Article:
ICPAK orders disclosure of key audit queries to shareholders

Thursday February 16 2017

ICPAK chair Fernandes Barasa. The new auditing regime started in January and affects statements ending on or after December 2016. PHOTO | SALATON NJAU

ICPAK chair Fernandes Barasa. The new auditing regime started in January and affects statements ending on or after December 2016. PHOTO | SALATON NJAU 

By BRIAN NGUGI

The Institute of Certified Public Accountants of Kenya (Icpak) has advised auditors to comply with new guidelines that require greater disclosure of key audit issues.

Icpak chairman Fernandes Barasa yesterday said that the institute would strictly enforce the International Standard on Auditing (ISA) guidelines that mandate auditors to disclose to shareholders audit information that was previously only communicated to management through confidential letters.

The new standards that came into force in January will bring to light audit queries raised on matters such as fraud, corruption, money laundering, tax payments, financial products and services, environmental protection, public health and safety.

“The International Auditing and Assurance Standards Board’s new ISA 701 standard will alter the form and content of audit reports. In effect, the standard lifts the veil on the confidentiality principle in certain cases, subject to existing legal framework,” said Icpak chairman Fernandes Barasa.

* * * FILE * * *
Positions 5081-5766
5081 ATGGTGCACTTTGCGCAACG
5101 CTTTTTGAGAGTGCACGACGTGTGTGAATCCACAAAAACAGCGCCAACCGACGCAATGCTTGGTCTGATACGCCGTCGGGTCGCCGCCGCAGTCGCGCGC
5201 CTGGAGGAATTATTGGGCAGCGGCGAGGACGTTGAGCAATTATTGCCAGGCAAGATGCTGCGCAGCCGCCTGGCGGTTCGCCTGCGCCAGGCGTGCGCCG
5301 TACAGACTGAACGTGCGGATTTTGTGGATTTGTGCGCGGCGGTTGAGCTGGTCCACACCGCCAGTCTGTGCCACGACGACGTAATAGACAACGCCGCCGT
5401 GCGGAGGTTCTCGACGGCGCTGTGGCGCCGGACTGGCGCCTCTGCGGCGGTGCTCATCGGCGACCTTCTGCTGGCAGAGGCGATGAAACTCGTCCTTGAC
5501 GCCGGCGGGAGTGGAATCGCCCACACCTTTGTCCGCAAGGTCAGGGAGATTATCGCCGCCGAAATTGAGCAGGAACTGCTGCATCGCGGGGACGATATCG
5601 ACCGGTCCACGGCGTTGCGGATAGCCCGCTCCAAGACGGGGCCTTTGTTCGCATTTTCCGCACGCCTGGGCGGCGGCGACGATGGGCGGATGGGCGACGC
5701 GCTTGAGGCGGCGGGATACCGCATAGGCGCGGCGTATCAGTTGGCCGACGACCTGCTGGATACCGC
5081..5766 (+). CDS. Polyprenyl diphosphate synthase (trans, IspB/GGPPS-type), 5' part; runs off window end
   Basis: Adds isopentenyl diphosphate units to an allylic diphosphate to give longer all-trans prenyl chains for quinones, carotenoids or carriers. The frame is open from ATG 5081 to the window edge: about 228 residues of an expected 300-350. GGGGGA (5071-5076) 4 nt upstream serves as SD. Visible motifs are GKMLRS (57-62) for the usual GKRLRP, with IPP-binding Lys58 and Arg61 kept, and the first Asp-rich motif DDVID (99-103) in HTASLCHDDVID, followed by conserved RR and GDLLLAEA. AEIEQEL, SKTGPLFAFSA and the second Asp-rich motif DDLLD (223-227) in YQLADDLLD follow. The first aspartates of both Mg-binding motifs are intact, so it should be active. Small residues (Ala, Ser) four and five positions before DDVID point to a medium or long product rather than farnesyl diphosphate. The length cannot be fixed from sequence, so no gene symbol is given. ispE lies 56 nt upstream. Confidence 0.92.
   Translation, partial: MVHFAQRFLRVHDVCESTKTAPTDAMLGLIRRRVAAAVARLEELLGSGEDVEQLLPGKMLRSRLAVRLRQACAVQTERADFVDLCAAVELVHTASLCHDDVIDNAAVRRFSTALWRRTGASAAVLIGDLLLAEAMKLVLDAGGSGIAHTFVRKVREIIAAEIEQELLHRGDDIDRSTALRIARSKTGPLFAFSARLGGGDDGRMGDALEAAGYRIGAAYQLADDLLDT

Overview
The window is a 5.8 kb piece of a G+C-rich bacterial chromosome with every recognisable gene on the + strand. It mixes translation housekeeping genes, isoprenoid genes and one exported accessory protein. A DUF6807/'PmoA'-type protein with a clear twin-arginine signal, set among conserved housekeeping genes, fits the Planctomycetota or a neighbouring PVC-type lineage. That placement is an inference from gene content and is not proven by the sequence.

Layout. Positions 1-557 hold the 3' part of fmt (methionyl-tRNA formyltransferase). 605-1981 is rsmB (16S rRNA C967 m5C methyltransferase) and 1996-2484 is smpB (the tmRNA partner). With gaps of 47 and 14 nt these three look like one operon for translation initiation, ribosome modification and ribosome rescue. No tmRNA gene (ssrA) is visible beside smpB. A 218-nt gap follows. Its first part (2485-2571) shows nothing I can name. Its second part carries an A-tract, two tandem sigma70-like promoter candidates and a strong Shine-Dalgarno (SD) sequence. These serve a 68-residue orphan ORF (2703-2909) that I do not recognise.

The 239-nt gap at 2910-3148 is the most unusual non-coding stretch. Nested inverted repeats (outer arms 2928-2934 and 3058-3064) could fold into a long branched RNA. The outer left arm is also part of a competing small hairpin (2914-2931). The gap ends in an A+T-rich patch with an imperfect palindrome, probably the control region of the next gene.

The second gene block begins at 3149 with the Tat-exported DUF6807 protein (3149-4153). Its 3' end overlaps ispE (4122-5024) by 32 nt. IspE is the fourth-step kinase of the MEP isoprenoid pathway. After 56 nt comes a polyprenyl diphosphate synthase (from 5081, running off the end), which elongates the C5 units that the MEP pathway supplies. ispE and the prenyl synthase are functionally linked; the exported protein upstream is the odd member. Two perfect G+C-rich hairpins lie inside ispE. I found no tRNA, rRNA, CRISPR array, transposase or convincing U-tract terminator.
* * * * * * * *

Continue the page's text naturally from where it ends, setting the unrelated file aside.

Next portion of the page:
“ISA 701 is mandatory for all listed entities. We highly recommend all public interest entities to adopt it in their subsequent reporting.” This ISA is effective for audits of financial statements for periods ending on or after December 15, 2016.

The standard was adopted by global bodies as a response to calls for auditors to be more transparent to give investors and other interested parties knowledge of the aspects of the companies’ financial statements that the auditor also found to be challenging.

The Kenyan audit fraternity has in recent years been on the spot after creative accounting was exposed among some listed firms, leading to pressure on ICPAK to enforce stricter audit standards to protect the public from fraud.

A number of firms including Imperial Bank, Dubai Bank, CMC Holdings, Mumias Sugar, Kenya Airways and Uchumi have at various points hit financial trouble without their auditors raising the alarm.

New regime

The new audit regime will therefore boost the capacity of investors to make good investment decisions in listed firms.
Mr Barasa said the standard will apply to all categories of professional accountants and auditors, including those in public service, private practice, and non-profit organisations.